By Mireille Bourgeois
The chickpea (or garbanzo bean) is the first bean I was introduced to before becoming vegetarian. I was around 13 at the time and we were living with my aunt Pauline who has many food sensitivities and was making végé-paté with chickpeas on the side.
When she gave me a taste it engrained in my mind as a wholly unique taste and texture (to me, at that time), it was one of those food-defining moments. In French chickpea is “Pois Chiche” and it wasn’t uncommon for me to ask her every now and then to make me that “chiche-bean thing” that I tasted that one time, etc. When I was recovering from my eating disorder the chickpea was the only food I could mentally handle, and so I made endless amounts of hummus with carrots, which was my diet for a while until I could introduce other foods into my diet. I’m grateful for the chickpea, it’s amazing source of protein, and zinc. In case you care as much as I do, it offers a very high level of dietary fibre, can lower cholesterol levels in the bloodstream, and is a source of calcium almost as high as a glass of milk or a serving of yogurt.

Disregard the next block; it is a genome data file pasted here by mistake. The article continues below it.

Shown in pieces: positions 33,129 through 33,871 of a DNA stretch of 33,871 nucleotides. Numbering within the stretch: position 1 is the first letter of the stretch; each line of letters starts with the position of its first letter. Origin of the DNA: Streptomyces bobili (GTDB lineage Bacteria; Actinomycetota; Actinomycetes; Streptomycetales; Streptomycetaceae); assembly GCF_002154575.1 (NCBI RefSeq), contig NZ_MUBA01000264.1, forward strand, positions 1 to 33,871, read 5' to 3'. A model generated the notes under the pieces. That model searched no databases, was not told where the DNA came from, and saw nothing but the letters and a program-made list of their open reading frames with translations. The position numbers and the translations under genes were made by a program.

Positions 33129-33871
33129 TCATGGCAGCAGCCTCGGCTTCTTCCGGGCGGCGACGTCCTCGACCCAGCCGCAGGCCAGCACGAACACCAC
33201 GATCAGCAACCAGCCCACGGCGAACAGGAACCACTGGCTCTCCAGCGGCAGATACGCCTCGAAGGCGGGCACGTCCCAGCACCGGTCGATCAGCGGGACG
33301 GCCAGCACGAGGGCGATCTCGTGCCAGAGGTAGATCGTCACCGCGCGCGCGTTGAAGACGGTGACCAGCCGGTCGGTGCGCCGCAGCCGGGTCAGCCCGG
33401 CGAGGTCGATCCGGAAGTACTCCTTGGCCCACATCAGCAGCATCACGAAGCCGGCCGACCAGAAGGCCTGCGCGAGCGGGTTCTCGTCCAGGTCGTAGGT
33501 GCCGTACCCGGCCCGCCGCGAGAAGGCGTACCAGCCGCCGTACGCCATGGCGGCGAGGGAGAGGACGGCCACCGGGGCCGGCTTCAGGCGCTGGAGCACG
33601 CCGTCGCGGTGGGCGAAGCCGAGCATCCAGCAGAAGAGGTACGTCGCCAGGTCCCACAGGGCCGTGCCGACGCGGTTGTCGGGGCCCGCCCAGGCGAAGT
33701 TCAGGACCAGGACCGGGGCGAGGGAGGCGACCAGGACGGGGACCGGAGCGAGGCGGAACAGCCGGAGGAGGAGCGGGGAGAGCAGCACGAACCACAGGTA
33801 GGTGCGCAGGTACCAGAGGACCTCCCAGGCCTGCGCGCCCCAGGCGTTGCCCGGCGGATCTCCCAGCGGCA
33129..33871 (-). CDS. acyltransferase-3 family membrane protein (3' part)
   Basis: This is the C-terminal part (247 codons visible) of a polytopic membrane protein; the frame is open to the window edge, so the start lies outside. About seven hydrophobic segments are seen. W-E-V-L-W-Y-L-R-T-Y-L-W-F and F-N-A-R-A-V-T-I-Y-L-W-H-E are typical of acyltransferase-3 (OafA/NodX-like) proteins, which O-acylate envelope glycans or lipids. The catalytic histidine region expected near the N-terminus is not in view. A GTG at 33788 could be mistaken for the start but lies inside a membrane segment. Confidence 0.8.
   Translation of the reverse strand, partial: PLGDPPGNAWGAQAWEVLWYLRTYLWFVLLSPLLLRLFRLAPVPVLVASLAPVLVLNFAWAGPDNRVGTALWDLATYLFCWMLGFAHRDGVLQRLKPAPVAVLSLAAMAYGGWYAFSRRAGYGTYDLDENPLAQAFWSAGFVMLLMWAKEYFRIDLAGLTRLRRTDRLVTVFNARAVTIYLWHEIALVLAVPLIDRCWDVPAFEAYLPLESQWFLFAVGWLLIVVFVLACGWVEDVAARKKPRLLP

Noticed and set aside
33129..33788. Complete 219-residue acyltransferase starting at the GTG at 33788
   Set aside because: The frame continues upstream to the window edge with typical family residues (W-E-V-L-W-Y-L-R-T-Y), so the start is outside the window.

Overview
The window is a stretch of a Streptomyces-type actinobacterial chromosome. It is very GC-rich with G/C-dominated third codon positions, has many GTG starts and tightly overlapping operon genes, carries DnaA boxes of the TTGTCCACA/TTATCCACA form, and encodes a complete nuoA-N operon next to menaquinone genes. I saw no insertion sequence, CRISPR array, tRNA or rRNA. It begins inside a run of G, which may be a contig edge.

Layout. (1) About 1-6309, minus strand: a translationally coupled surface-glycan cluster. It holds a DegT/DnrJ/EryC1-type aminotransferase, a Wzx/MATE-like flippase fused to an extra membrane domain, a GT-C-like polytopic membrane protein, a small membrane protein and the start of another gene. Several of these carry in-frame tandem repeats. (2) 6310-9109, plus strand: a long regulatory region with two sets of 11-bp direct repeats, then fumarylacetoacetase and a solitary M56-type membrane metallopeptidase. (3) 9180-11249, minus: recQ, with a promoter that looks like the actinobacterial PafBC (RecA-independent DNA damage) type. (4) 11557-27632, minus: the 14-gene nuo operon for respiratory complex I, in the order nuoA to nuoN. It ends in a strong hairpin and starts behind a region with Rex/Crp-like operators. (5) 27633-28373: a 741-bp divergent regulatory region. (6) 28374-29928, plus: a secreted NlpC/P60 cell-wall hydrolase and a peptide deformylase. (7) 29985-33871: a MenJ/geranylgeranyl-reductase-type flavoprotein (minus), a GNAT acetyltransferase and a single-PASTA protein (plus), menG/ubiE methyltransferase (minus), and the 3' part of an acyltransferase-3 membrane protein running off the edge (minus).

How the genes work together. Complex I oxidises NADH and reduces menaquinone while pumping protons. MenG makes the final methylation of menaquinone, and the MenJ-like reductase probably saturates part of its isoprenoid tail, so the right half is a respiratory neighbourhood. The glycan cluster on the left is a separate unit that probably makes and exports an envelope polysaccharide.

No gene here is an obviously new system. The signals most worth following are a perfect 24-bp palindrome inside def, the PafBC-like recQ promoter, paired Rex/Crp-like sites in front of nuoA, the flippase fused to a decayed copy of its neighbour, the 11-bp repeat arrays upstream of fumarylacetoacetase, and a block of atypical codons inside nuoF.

Its used to make falafels and hummus, and chickpea flour is used to make flatbread, or coat and batter veggies before frying, this magical bean can also be fermented into some kind of alcoholic drink AND is still grown in some parts of the world as a replacement for coffee beans! Coffee from chickpeas! Who knew? Ah oui, le Pois Chiche. You my friend, are fabulous. For me, chickpeas go hand in hand with beautiful and colorful spices: paprika, turmeric, curry powder, garam masala, cinnamon, cumin, cayenne oh those colors!
So I made three chickpea recipes.
Chana masala (serves two)
I pretty much followed the recipe I found here since it was my first time making it. I think next time I’ll put less Cumin. Cumin has this weird effect on me, it numbs my tongue if I put too much in and I can’t taste the other spices. It’s not an allergic thing, I think it’s more that it’s one of those spices that should be savored, not in the forefront of the taste palette. Technically, “they” say that if you change three of the main ingredients in the recipe and add or change one of the techniques, the recipe is yours! So maybe I’ll try my hand at perfecting this recipe for my tastes.
1 TBS olive oil for frying
1/2 red onion, chopped
1 garlic clove
1/2 TBS coriander rub
1 tsp ground cumin (I would put less in next time, maybe 1/2tsp)
1/4 tsp ground cayenne pepper
1/2 tsp ground curry (I think I’ll use Tumeric next time, I didn’t have any but the original recipe called for it.)
1/2 pint chopped tomatoes (I used plum tomatoes for their sweet-taste)
1/2 cup water
13-ounce cooked chickpeas
1 tsp paprika
1/2 tsp garam masala
1/2 tsp salt1 TBS lime juice (I’ll try adding a bit more of the lime juice next time. I enjoy a citrus in my spicy foods.)